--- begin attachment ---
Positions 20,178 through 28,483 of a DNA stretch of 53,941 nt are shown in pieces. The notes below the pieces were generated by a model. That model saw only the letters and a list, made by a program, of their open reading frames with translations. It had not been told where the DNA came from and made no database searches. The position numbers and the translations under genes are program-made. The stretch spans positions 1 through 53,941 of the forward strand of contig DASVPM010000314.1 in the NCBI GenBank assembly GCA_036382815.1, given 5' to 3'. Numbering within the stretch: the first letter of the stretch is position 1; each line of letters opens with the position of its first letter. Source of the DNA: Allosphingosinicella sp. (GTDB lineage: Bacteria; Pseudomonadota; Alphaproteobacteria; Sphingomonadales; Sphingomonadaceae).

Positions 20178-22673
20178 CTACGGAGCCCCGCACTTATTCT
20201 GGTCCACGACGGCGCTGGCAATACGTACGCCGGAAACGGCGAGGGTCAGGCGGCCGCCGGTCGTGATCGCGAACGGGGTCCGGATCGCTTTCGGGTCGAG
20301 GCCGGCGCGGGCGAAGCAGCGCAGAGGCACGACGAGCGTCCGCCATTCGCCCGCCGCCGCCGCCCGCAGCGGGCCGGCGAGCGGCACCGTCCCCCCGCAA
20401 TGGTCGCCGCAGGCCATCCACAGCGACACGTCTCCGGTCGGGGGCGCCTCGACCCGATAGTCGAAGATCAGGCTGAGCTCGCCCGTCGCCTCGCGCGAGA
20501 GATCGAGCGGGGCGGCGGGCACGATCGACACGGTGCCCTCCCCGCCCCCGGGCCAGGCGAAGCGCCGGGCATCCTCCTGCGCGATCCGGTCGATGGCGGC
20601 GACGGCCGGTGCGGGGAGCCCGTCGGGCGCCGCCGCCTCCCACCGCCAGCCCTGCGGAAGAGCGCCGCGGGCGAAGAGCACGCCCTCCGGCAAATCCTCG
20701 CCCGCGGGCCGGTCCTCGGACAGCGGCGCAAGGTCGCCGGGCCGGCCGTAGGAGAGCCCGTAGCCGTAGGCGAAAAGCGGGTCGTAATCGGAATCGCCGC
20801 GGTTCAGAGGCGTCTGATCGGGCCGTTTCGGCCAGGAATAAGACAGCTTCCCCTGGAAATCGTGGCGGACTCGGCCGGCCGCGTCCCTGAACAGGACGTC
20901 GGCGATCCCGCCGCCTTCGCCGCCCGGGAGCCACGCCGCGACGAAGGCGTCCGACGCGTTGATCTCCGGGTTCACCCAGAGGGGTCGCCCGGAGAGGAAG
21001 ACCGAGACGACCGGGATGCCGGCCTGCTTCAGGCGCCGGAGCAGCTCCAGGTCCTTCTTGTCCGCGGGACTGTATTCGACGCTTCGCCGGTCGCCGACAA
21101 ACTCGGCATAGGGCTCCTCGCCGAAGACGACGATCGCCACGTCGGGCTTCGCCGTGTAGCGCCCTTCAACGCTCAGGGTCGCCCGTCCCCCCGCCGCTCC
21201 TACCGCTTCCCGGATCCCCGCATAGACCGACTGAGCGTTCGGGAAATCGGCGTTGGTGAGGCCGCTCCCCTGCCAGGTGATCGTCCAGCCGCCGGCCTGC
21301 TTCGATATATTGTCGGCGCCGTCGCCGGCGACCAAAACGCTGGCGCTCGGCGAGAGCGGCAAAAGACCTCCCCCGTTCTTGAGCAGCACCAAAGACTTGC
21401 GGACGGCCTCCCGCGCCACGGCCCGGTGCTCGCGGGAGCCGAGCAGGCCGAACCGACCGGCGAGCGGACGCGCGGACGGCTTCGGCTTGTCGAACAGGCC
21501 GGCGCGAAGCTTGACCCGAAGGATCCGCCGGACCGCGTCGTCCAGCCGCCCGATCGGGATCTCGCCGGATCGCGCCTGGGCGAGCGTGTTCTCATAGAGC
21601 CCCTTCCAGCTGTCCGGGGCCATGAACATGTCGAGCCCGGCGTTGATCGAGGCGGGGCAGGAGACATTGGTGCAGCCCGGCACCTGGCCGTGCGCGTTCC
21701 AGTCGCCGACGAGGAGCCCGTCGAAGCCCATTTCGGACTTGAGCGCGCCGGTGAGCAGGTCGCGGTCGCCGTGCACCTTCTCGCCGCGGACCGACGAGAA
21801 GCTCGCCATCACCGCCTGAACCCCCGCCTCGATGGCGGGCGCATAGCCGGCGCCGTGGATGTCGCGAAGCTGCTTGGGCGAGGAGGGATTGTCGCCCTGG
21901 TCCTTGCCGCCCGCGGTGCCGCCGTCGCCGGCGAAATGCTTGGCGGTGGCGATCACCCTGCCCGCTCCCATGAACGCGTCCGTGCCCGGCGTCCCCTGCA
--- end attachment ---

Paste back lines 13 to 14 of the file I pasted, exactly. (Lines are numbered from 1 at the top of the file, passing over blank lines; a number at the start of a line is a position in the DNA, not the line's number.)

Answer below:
21101 ACTCGGCATAGGGCTCCTCGCCGAAGACGACGATCGCCACGTCGGGCTTCGCCGTGTAGCGCCCTTCAACGCTCAGGGTCGCCCGTCCCCCCGCCGCTCC
21201 TACCGCTTCCCGGATCCCCGCATAGACCGACTGAGCGTTCGGGAAATCGGCGTTGGTGAGGCCGCTCCCCTGCCAGGTGATCGTCCAGCCGCCGGCCTGC